Following a severe storm that hit Los Angeles in 1938, the Army Corps of Engineers heard the Angelenos’ demand for flood control measures; thus, the concrete channelization began. Now seventy years later, the Army Corps along with the city and state officials once again heed the public’s growing demands for a revitalized and accessible Los Angeles River.

Now, after eight years of studies, the U.S. Army Corps of Engineers partnered with the City of Los Angeles submitted the LA River Ecosystem Restoration Feasibility Study to restore the ecosystem along an 11-mile stretch of the river—from Griffith Park to Downtown LA. This program, referred to as the ARBOR study, possesses a dual focus to create an Area with Restoration Benefits and Opportunities for Revitalization.

The Army Corp created a total of twenty-one different Alternatives, and on September 13, 2013 the Army Corps announced Alternative 13 as its proposed plan. It appeared that Alternative 13 only provided modest development of the LA River with its main focus on environmental restoration. It failed to stimulate the local economy or create much recreational development along the banks as proposed in other alternatives. Alternative 13 would not transform the LA River into the new public destination Angelenos were hoping for.  

Alternative 13 (approx. $450M and 70% local cost-share) provides restoration at key sites, including the Taylor Yard complex on the eastern bank of the river in Glassell Park/Cypress Park, the Arroyo Seco confluence on the eastern bank (in Lincoln Heights), and the Piggyback Yard on the eastern bank (in Boyle Heights).

After intense scrutiny by “riverly” organizations and representatives from both the city and county, the Army Corps of Engineers took a second look at the study and their selected alternative. Mayor Eric Garcetti along with other city officials led the the effort in lobbying federal officials for a more comprehensive plan for the LA River, through the selection of Alternative 20. On May 28, 2014, the US Army Corps revised their submitted proposal and decided to recommend approval of Alternative 20, a $1-billion proposal. Per the terms of the proposal, the federal government along with city, county and state sources will equally contribute to the cost of this project.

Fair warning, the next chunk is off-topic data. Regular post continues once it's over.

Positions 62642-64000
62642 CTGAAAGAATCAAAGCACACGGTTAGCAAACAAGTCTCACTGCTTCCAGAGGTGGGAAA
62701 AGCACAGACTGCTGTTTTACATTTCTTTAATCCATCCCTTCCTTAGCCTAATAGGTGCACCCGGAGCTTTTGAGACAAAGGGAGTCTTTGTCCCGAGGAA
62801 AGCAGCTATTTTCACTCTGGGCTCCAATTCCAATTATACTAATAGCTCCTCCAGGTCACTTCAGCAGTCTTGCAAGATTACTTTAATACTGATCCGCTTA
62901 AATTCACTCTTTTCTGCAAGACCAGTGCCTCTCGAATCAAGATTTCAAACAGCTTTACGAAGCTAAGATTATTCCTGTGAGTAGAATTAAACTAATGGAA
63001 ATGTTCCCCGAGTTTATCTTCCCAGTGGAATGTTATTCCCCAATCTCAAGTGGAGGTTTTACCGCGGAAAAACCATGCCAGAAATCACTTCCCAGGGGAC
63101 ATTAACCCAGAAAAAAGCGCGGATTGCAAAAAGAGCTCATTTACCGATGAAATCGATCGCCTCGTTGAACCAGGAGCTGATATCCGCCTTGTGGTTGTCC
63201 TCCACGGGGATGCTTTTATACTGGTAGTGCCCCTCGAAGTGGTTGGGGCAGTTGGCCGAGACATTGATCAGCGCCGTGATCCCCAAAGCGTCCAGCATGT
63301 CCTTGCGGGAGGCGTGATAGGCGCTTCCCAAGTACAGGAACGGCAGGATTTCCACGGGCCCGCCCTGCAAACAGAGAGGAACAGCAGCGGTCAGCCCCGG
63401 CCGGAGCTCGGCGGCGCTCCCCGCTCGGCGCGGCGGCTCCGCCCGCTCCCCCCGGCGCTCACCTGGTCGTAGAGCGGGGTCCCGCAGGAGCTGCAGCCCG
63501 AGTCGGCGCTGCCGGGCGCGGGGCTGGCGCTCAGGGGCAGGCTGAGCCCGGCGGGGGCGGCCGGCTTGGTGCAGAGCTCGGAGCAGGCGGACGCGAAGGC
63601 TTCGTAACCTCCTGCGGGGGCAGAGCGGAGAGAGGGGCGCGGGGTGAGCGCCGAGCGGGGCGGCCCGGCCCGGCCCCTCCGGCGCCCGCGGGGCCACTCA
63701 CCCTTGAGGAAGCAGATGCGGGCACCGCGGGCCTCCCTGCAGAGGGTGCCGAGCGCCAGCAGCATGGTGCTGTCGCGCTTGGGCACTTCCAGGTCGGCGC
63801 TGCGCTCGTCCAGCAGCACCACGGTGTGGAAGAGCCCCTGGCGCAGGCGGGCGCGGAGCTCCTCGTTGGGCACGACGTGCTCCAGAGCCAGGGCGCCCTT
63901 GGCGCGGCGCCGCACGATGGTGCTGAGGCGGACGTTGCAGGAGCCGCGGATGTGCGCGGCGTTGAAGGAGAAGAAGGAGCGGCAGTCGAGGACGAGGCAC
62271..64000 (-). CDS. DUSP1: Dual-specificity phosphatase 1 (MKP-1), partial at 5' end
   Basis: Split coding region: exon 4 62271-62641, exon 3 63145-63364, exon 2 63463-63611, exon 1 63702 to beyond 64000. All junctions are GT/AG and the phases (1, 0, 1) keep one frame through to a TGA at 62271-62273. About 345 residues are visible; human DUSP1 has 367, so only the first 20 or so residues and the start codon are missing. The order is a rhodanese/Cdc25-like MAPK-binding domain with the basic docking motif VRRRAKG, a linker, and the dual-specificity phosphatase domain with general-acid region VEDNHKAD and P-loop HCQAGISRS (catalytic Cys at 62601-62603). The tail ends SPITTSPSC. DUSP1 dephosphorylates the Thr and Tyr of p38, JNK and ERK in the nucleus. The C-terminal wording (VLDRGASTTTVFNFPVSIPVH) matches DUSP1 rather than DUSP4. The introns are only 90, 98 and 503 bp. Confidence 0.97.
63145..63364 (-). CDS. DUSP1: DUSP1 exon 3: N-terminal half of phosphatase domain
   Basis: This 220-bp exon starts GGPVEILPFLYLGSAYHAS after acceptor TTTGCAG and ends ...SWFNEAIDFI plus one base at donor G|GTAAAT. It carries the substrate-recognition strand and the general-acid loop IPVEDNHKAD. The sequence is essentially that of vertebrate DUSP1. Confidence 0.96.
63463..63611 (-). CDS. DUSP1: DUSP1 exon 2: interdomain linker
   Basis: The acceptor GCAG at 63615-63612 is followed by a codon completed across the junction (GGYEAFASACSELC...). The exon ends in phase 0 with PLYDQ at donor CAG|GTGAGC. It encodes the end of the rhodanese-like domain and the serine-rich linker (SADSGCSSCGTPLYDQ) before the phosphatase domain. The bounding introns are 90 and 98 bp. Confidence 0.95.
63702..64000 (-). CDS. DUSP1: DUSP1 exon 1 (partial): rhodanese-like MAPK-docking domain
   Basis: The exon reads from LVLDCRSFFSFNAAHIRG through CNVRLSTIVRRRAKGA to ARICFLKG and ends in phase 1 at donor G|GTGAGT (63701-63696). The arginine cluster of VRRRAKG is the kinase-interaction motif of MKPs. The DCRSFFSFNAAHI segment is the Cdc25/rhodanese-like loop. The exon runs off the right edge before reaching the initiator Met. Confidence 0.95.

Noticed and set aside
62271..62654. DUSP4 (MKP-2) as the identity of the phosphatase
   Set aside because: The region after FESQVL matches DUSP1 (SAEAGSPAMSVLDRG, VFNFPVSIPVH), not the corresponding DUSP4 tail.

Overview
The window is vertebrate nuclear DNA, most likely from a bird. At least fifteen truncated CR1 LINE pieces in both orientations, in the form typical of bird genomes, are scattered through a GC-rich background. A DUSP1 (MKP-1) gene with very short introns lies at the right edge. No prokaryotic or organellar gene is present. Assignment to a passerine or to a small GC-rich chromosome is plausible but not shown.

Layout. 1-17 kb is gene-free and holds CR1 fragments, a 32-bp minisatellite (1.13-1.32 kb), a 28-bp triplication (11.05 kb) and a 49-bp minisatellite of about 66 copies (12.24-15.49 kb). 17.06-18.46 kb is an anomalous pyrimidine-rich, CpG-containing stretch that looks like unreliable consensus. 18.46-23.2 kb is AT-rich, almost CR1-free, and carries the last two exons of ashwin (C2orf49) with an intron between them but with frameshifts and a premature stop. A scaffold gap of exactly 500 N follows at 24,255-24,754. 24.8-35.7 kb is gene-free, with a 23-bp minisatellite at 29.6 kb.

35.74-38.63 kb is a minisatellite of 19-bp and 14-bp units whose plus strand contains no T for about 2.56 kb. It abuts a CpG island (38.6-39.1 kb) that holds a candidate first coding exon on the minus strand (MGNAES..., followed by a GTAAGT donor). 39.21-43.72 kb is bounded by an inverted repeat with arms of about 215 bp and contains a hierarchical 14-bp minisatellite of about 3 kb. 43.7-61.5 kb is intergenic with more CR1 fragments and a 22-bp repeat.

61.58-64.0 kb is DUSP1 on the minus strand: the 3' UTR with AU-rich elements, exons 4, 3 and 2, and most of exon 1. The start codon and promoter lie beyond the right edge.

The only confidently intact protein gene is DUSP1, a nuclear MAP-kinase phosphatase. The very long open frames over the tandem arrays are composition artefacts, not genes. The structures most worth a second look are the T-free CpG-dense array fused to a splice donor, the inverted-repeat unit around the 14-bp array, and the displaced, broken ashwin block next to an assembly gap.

Alternative 20 (approx. $1B and 50% local cost-share) adds extensively to Alternative 13 channel widening (by converting a portion of the south/western bank along the north side of Griffith Park from trapezoidal to vertical) to accommodate ecosystem restoration in the river bottom AND substantial ecosystem restoration at the confluence of the Verdugo Wash and the LA River in Atwater Village--where the City of LA borders the City of Glendale (underneath the 5/134 Freeway intersection on the eastern bank) AND a hydrological connection on the western bank in Downtown LA/Chinatown between the Cornfield/LA State Historic Park site and the river by placing the existing rail lines on a trestle. Officials estimate that this proposal will attract more than $5 billion in investment, generate up to 18,000 jobs, and create more recreational opportunities within a 10 to 15 year timeframe.

L.A. River project highlights 

The recommendation of Alternative 20 marks a significant milestone in the creation of the LA River as an urban oasis. However, this proposal must pass through Congress before implementation. Thus, we must continue to make our voices heard by the city, county, state, and federal officials in order to implement our vision for the future of LA.

Join us in supporting Mayor Garcetti’s efforts to bring a section of the LA River to life in partnership with the federal government. Sign the petition to continue to share your voice!